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Editorial
July 28, 2004

Decision Aids From Genetics to Treatment of Breast CancerLong-term Clinical Utility or Temporary Solution?

Author Affiliations

Author Affiliations: Clinical Cancer Genetics Program, Human Cancer Genetics Program, Comprehensive Cancer Center, Division of Human Genetics, Department of Internal Medicine, Ohio State University, Columbus (Dr Eng); and Cancer Research UK Human Cancer Genetics Research Group, University of Cambridge, Cambridge, England (Dr Eng); Department of Cancer Biology, Dana-Farber Cancer Institute, Brigham and Women's Hospital, and Department of Surgery, Harvard Medical School, Boston, Mass (Dr Iglehart).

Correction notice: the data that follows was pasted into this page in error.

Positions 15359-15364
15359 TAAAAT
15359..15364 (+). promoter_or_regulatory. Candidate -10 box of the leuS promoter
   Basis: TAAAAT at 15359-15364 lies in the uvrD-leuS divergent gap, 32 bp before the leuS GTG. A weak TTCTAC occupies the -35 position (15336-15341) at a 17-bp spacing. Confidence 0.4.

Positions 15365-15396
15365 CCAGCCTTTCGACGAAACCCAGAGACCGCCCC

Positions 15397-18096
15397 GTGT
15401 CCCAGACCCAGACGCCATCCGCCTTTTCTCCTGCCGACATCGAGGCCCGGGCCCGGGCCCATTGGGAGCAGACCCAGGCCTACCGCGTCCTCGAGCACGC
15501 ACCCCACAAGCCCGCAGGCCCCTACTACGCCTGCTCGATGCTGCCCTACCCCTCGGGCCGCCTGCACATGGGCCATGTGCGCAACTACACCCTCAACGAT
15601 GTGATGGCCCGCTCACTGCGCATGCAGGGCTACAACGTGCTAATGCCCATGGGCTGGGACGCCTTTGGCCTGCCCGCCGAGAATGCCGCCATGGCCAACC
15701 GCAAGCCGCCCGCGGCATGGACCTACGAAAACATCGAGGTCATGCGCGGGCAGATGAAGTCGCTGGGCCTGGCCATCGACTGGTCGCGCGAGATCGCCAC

JAMA. 2004;292(4):496-498. doi:10.1001/jama.292.4.496

Medical science is a victim of its own success. Clinical and translational investigation has resulted in a bounty of relevant and specialized knowledge that is adopted into routine clinical use. While this 21st-century science is hurtling quickly into the clinical arena, the relative growth of clinicians in some specialized areas, who are facile in using 21st-century scientific knowledge to practice 21st-century medicine, has not increased at a rate to keep pace with that of recent scientific advances. Compounded with the growing trend of viewing patients as partners in medical decision making, necessitating educating and helping patients with choices in a field that changes weekly, the medical community is facing a crisis. Two articles published in this issue of JAMA try to address this problem by exploring the utility and limitations of patient decision aids in breast cancer genetic risk assessment1 and breast cancer surgery.2

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